Most major U.S. airlines made big bets on the resiliency of international travel last year, and the bets are going sour.
The initial reports on air traffic in January give a rough outline of a problem that will soon be obvious, because international traffic revenues are buoyed by premium fares in business class and first class.
By all anecdotal indications so far (although premium traffic is not broken out in the routine monthly operational reports), premium traffic on international routes is in a tailspin. Those $9,800 round trip business class fares over the Atlantic (OK, big companies supplying a lot of business could get them for $5,000) are history -- the $9,500 AND the $5,000.
Mike Boyd, the airline forecaster, refers to the international premium-fare collapse as a "neutron bomb" for domestic airlines that depend mightily on them.
Anyway, here are some of the January results (without any break-out of premium traffic, as I said):
--Delta, which has the most diverse routes over the Atlantic, and thus is at least somewhat insulated from the most severe downturn, in New York-London premium traffic: Delta's international traffic was up 6.6 percent in January (compared with January 2008) -- but on an increase in capacity of 11.3 percent.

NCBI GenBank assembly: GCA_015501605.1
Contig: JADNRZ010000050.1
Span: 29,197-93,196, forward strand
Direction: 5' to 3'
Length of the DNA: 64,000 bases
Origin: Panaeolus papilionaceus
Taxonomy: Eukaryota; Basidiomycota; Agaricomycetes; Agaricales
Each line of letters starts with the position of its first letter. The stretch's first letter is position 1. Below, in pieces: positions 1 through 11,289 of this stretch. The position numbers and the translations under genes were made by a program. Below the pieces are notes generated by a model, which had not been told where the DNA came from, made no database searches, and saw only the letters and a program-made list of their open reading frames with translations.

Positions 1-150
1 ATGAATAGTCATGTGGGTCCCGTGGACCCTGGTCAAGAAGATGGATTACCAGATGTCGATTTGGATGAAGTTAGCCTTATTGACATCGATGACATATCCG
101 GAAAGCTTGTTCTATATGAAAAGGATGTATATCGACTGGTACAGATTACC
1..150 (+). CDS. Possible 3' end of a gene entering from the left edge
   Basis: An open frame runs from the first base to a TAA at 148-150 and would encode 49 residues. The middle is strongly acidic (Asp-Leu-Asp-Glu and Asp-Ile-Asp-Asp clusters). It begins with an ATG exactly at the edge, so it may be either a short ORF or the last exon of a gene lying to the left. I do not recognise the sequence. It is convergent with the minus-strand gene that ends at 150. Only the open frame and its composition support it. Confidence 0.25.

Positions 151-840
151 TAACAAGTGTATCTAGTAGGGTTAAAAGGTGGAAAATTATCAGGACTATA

(It was far worse domestically. Delta mainline domestic traffic was off 6.7 percent on an 8.5 percent capacity decrease. Regional routes were worse, with regional traffic off 14.4 percent on a 13.6 percent decrease in capacity.
--Northwest (which Delta, which acquired Northwest last year, still reports out separately): International traffic down 5.7 percent on a capacity decrease of 2.4 percent. Domestically, Northwest traffic was down 10 percent on a 9 percent decrease in capacity.
--American Airlines: Off 8 percent internationally with 2.8 percent fewer seats; off 13.9 percent domestically with 11.6 percent fewer seats.
Keep your eye on those international numbers as this slump deepens and travel demand continues to decline. The major airlines are very, very worried about that so-far not widely assessed bad trend.